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Port Washington 1835 to 1985

People, places and events,   pp. 22-31

Page 25

Rampage of Sauk Creek
On August 4, 1924, normally docile little Sauk
Creek showed a side of its character not normally
seen or expected. Its swollen waters rampaged
through Port Washington, severely damaging the
downtown area, and washing out Fisherman's
Row. The creek raged over its banks following a
six inch rainfall which occurred within one hour,
undermining the Grand Avenue Bridge and
destroying the Wisconsin Street Bridge as well as
all the fish shanties lining the banks of the west
Storms tossing boats in the west slip have long been feared by
Port Washington residents. This photo was taken in the 1930s,
when commercial fishing was still very active in Port
Washington.      Photo courtesy of Ambrose Mayer
The Tragedy of the
Three Fishermen
Early one morning in 1882, three fishermen,
John Soule, Charles French and Gabriel
Hollander, left port in their small fishing craft to
check their pound nets located about three miles
north of Port Washington. Just as they reached
their nets, the sky blackened, and in an instant a
roaring tornado raced over the bluffs and down in-
to the lake, sweeping the waters high into swirling
spouts. It is noted that the three men were most
likely drowned before their little boat capsized in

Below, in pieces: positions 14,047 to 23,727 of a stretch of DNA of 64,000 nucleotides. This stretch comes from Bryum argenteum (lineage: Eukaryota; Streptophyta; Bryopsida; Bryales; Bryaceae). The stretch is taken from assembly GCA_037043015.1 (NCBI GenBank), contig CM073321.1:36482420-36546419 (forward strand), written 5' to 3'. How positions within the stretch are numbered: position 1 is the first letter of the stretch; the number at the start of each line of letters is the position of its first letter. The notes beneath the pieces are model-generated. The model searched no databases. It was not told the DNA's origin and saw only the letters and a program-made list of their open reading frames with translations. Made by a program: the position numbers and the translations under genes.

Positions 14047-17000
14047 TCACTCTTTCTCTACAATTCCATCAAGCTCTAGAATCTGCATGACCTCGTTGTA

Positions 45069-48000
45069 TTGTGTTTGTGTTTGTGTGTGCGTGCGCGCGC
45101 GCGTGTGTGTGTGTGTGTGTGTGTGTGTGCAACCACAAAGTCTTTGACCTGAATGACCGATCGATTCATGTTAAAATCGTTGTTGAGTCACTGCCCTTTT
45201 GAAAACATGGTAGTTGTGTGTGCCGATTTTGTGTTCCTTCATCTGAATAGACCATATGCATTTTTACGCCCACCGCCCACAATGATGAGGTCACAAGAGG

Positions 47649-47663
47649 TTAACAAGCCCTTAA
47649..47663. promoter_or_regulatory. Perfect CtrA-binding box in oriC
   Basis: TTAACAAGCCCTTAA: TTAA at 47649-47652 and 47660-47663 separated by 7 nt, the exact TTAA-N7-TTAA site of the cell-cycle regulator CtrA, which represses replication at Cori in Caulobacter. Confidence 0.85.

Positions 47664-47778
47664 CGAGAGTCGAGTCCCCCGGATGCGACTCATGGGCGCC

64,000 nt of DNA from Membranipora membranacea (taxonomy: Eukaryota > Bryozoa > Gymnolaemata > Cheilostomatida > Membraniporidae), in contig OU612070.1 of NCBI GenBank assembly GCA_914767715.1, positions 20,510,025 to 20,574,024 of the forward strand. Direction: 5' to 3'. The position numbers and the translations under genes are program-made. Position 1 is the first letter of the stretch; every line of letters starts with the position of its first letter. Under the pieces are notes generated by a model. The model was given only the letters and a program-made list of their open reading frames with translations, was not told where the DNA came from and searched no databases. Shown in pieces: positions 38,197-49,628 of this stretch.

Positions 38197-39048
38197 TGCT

the raging waters. The overturned boat was all
that remained after the storm swept across the
lake. Two of the bodies were later recovered. Lake
Michigan still holds claim on the third.
The Chair Factory Fire
On the evening of February 19, 1899 the entire
sky was lit up according to the recollection of
Mary Bohnsack, a resident of Port Washington
who at 94, remembers the night in question. The
city's worst fire started in the Wisconsin Chair
Factory, gutting everything east of Franklin Street
to the lakefront, and from Grand Avenue north to
Pier Street. The Chair Factory, 14 homes and 11
businesses were totally destroyed before the fire
was brought under control by the Port
Washington Fire Department with the assistance
of fire departments from Milwaukee and
Sheboygan. Daybreak found 800 Wisconsin Chair
Factory employees without jobs. Within two mon-
ths a new and larger chair factory was under con-
struction, and the restoration of the downtown
area was well underway.
When Sauk Creek went on a rampage, buildings were
destroyed bridges undermined and thousands of dollars damage
done. The Pebble House can be seen in the background in the
right hand portion of the picture.
Photo courtesy of Ambrose Mayer
Taking advantage of the traffic created by per-
sons who came to view the wreakage, Captain
Delos Smith rented a vacant store, and opened a
retail fish market to sell his fish to the visitors.
The store provided his daughter, Evelyn, with an
opportunity to test-market a fried-fish sandwich
which became a very popular item. The fish sand-
wich eventually led to the creation of the first Fish
Shanty restaurant in 1934, developing a reputa-
tion which brought many visitors to the city to
dine at Smith Brothers, and to enjoy the view from
Port Washington's harbor.
~A&I~(~vt 2 4w

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